Approximately ten million Americans have their identity stolen each year according to the Federal Trade Commission (FTC). As more business is conducted online and sensitive data is stored on personal computers, the risk of fraud increases exponentially. The holiday shopping season further increases this risk as online retailers provide heavy discounts to attract consumers searching for the best deals.
Identity Finder provides a dozen security tips for shopping online safely and protecting your computer.
Avoid phishing attacks: Before typing your username and password to enter a site, make sure the website address is correct. Do not click on links from e-mails you receive. Microsoft acknowledged in October that over 10,000 Live Hotmail accounts were compromised by a phishing scam.
Beware of scareware: Do not click on advertisements claiming you might be infected with a virus. Rogue ads recently started popping up on sites like The New York Times that purport you have a virus only to trick you into downloading malware. Rely on your system anti-virus for this.
Beware who you friend: Fake profiles have become very popular on social networking sites like Facebook. Holiday time is an excuse for people to purport they want to get back in touch. Protect the privacy of your profile by rejecting anyone you do not know. Do not post your full birth date including the year.
Don’t shop in public (online!): If buying something online, use your own computer. Don’t use public computers while on vacation at hotels or airports. Public computers can have keyloggers that record your information as you type it.
Create complex passwords: When creating passwords at stores, use upper and lower case with numbers. Use at least seven characters and don’t choose a word from a dictionary. Passwords can be guessed very quickly by hacker programs. If you need help remembering all your different passwords, use a password vault or manager to secure them all.
Always update definitions: Anti-malware programs such as anti-virus or anti-spyware can only detect malware for which they have definitions. Download the latest definitions whenever they are available to prevent brand new attacks.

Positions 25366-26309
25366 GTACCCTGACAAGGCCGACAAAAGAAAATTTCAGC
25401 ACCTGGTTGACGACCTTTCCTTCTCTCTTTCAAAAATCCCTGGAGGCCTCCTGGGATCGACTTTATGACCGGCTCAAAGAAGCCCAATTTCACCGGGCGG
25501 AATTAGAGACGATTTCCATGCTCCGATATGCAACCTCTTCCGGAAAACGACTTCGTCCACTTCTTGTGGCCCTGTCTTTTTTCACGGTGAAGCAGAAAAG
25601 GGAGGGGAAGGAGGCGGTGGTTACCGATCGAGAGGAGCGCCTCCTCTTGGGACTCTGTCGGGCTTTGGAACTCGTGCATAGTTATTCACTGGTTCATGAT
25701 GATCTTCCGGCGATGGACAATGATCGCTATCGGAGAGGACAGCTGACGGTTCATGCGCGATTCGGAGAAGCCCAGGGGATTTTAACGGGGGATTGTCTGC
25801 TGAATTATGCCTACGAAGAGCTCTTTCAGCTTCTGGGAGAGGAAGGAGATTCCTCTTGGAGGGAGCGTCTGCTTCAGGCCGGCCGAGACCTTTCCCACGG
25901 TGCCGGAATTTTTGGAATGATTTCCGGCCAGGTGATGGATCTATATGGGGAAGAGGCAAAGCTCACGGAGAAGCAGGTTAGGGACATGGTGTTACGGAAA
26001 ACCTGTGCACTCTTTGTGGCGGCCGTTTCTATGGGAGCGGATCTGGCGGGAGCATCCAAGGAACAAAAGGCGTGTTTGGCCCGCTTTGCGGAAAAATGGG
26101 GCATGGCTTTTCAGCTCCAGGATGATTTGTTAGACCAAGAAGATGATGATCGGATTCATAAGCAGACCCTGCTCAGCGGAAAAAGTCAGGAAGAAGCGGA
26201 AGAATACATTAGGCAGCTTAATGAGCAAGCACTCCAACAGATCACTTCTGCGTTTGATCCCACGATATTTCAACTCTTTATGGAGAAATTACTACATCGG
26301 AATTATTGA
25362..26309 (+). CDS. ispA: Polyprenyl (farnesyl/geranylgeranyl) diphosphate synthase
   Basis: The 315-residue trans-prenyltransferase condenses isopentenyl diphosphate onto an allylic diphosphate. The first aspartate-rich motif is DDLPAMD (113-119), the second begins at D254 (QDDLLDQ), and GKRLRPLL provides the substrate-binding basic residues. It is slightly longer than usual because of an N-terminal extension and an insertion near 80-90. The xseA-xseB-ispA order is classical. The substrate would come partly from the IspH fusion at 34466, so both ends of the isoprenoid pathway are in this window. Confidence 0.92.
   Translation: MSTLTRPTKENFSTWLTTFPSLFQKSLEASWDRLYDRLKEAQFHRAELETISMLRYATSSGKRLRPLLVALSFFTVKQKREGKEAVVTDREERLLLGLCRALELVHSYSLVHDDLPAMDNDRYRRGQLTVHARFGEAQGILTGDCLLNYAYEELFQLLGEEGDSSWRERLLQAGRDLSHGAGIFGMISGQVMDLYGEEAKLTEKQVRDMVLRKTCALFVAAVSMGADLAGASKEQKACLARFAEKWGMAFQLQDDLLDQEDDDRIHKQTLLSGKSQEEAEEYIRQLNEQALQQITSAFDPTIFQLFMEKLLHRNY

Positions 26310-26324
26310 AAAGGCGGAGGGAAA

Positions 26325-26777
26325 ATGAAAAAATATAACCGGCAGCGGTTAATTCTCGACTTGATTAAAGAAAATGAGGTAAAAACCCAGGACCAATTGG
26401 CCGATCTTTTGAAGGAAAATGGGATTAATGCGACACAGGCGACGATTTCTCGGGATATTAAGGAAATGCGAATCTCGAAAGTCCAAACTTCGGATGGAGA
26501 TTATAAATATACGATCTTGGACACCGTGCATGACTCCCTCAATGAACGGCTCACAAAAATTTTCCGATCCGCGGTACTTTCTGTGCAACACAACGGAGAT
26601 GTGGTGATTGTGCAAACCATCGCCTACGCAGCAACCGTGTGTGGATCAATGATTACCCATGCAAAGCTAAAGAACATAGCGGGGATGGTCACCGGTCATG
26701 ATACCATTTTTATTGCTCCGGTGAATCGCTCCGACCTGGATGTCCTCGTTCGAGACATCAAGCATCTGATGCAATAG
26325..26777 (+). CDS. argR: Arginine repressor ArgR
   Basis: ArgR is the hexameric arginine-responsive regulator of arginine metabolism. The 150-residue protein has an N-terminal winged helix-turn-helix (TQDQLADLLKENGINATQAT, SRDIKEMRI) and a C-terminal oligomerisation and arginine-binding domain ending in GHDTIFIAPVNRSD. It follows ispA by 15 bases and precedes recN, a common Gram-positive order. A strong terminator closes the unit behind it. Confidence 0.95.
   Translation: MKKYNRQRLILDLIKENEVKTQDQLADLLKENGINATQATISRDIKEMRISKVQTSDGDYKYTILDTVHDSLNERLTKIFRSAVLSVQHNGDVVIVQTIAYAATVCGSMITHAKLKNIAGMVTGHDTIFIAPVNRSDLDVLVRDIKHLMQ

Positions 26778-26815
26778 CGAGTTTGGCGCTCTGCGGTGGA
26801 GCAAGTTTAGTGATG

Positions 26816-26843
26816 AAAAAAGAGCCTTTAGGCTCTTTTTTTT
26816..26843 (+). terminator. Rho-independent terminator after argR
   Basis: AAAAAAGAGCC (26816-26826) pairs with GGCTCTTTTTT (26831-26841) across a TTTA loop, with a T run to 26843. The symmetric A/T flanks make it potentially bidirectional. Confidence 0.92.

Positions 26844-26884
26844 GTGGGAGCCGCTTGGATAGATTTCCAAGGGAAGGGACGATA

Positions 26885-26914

Use SSL: A term you might not have heard of, but you probably have seen that little padlock in your web browser near the address bar or in the bottom right corner. Make sure it’s there when entering personal information as it indicates your information is protected. Do not press submit if there is no padlock at a store.
Install latest software upgrades: Upgrade your operating system, web browsers, and media applications with the latest versions. Attackers are always looking for ways to create new holes in existing software so they can steal your data. Software vendors patch these holes with upgrades. A recent banking Trojan stole money after infecting web browsers.
Don’t give personal information over live chat: When shopping online you might see a Live Chat window appear letting you ask questions to a customer representative. Never give them your credit card number or other personal details.
Check your credit: Visit annualcreditreport.com (and not other knock off websites with similar names) before and after the holidays so you can verify no unauthorized credit cards are opened under your name and no large purchases were made without you knowing. Your credit report shows all your accounts and overdue balances.
Use onetime credit cards: If you aren’t familiar with a store, use a virtual credit card that expires after one use. Some websites masquerade as shops but really just steal your credit card numbers.
Protect your identity: Do not keep unprotected copies of your identity on your computer. Most people have typed their Social Security Number into an application or credit card number into an e-mail but forgot it was saved in their computer.